Relevant Code Provisions

9. Clause 6 (Children)

i) All pupils should be free to complete their time at school without unnecessary intrusion.

ii) They must not be approached or photographed at school without permission of the school authorities.

iii) Children under 16 must not be interviewed or photographed on issues involving their own or another child’s welfare unless a custodial parent or similarly responsible adult consents.

The Public Interest

1. The public interest includes, but is not confined to:

§  Detecting or exposing crime, or the threat of crime, or serious impropriety.

§  Protecting public health or safety.

§  Protecting the public from being misled by an action or statement of an individual or organisation.

§  Disclosing a person or organisation’s failure or likely failure to comply with any obligation to which they are subject.

§  Disclosing a miscarriage of justice.

§  Raising or contributing to a matter of public debate, including serious cases of impropriety, unethical conduct or incompetence concerning the public.

§  Disclosing concealment, or likely concealment, of any of the above.

2. There is a public interest in freedom of expression itself.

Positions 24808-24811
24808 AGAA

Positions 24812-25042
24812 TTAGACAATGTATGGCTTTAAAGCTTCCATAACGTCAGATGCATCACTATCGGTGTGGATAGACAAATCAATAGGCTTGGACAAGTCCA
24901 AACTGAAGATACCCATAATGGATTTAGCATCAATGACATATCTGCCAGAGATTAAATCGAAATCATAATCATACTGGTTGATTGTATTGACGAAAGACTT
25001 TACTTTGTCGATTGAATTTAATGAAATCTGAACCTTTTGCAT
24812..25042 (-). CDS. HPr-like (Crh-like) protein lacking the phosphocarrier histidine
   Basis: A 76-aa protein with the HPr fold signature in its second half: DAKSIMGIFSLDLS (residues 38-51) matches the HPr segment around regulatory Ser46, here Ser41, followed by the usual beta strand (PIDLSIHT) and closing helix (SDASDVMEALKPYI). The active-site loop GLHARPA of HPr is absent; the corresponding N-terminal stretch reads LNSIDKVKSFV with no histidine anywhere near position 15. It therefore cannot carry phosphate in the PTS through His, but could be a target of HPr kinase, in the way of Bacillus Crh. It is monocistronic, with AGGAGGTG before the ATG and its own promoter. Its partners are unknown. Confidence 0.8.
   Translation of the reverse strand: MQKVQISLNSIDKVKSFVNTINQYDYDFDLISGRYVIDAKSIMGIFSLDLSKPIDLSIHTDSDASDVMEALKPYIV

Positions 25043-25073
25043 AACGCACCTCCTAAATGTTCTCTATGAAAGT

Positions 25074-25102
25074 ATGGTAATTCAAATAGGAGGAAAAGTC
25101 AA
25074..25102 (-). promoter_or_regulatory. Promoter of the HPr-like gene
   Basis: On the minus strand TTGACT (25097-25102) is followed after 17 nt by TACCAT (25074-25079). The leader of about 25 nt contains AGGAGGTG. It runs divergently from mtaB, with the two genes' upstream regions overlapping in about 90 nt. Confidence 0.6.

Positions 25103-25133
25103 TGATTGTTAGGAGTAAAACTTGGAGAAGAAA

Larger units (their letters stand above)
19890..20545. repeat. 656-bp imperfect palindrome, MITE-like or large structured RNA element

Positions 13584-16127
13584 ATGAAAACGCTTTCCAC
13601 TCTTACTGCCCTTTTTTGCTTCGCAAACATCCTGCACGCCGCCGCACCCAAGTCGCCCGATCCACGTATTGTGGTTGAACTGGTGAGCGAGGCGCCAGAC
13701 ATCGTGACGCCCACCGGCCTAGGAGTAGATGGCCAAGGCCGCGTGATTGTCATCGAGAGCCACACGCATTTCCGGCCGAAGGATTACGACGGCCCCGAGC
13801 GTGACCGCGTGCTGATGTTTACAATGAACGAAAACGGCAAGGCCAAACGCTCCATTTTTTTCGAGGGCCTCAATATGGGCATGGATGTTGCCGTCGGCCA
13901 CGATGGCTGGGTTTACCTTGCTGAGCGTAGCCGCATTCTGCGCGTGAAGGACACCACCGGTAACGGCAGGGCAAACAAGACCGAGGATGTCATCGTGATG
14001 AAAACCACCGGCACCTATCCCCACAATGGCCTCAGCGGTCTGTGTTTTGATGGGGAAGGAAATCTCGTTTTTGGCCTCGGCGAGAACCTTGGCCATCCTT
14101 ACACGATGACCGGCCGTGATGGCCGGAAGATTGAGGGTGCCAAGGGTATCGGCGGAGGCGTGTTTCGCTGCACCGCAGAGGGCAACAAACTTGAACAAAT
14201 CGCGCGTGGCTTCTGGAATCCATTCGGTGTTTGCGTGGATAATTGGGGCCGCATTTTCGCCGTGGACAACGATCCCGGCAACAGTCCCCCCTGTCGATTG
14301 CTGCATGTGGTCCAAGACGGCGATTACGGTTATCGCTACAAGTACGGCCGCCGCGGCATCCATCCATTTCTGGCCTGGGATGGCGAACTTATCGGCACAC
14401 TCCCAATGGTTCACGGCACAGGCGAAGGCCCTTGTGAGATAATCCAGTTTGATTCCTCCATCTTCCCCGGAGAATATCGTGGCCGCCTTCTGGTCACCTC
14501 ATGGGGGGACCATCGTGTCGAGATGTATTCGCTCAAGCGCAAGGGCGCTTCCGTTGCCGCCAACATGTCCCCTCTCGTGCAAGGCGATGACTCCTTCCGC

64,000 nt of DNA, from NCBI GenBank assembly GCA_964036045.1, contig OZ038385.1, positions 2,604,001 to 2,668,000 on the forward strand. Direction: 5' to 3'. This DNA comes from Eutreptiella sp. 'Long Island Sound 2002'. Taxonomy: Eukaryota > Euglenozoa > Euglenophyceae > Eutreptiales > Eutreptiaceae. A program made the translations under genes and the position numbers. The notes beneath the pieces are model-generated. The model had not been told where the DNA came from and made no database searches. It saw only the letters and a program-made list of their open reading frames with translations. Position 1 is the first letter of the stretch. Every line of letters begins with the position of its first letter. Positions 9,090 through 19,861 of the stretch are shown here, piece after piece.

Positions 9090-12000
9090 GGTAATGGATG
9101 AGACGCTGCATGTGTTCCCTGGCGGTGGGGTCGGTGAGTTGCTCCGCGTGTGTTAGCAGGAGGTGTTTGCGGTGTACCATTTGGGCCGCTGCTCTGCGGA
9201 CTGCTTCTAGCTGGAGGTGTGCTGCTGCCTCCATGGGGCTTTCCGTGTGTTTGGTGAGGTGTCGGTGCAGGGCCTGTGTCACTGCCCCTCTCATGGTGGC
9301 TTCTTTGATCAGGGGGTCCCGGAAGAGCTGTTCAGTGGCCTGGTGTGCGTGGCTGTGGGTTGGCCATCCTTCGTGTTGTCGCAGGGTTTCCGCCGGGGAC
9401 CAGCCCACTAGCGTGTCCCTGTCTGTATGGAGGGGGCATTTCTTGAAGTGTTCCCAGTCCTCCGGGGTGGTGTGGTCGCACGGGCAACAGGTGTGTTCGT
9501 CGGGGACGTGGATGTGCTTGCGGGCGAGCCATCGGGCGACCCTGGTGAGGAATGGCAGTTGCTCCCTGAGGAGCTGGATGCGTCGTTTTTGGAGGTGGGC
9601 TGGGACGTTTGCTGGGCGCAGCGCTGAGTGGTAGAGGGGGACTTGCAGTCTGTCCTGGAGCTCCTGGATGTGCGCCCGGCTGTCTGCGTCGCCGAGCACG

3. The regulator will consider the extent to which material is already in the public domain or will or will become so.

4. Editors invoking the public interest will need to demonstrate that they reasonably believed publication - or journalistic activity taken with a view to publication – would both serve, and be proportionate to, the public interest and explain how they reached that decision at the time.

5. An exceptional public interest would need to be demonstrated to over-ride the normally paramount interests of children under 16.

Findings of the Committee

10. The Code provides specific and important protection to children. The fact that the complainant’s son was suspected of being involved in criminal activity was a matter which clearly related to his welfare.  Clause 6 was engaged by the publication of a photograph of him, without parental consent. An exceptional public interest was required, to override the child’s right to protection from intrusion.

11. The photograph had been provided to the newspaper by the police, and it had been published to assist the police in the identification of individuals suspected of engaging in criminal activity. The public interest in exposing or detecting crime is specifically recognised in the Code. The newspaper had considered the public interest prior to publication, albeit not in relation to Clause 6, as it had not been aware of the complainant’s son’s age. The Committee noted that editors should be vigilant regarding the ages of photograph subjects to prevent an inadvertent breach of Clause 6. In this case, there was an exceptional public interest in publishing the boy’s photograph, and there was no breach of Clause 6. Nonetheless, the Committee welcomed the publication’s decision to swiftly remove the complainant’s son’s photograph, when the police confirmed that he had been identified.

Conclusions

12. The complaint was not upheld.

Remedial action required

13. N/A.

Date complaint received: 30/10/2017
Date decision issued: 10/01/2018